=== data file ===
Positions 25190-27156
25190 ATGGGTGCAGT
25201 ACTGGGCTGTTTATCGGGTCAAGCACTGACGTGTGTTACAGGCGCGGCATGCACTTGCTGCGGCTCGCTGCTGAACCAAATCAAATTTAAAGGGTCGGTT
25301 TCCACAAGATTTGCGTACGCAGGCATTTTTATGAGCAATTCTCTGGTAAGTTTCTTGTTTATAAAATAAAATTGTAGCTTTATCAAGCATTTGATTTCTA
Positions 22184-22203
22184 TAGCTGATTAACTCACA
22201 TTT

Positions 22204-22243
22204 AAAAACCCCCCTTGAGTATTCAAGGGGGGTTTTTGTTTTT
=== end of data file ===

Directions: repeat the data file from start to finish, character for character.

Positions 25190-27156
25190 ATGGGTGCAGT
25201 ACTGGGCTGTTTATCGGGTCAAGCACTGACGTGTGTTACAGGCGCGGCATGCACTTGCTGCGGCTCGCTGCTGAACCAAATCAAATTTAAAGGGTCGGTT
25301 TCCACAAGATTTGCGTACGCAGGCATTTTTATGAGCAATTCTCTGGTAAGTTTCTTGTTTATAAAATAAAATTGTAGCTTTATCAAGCATTTGATTTCTA
Positions 22184-22203
22184 TAGCTGATTAACTCACA
22201 TTT

Positions 22204-22243
22204 AAAAACCCCCCTTGAGTATTCAAGGGGGGTTTTTGTTTTT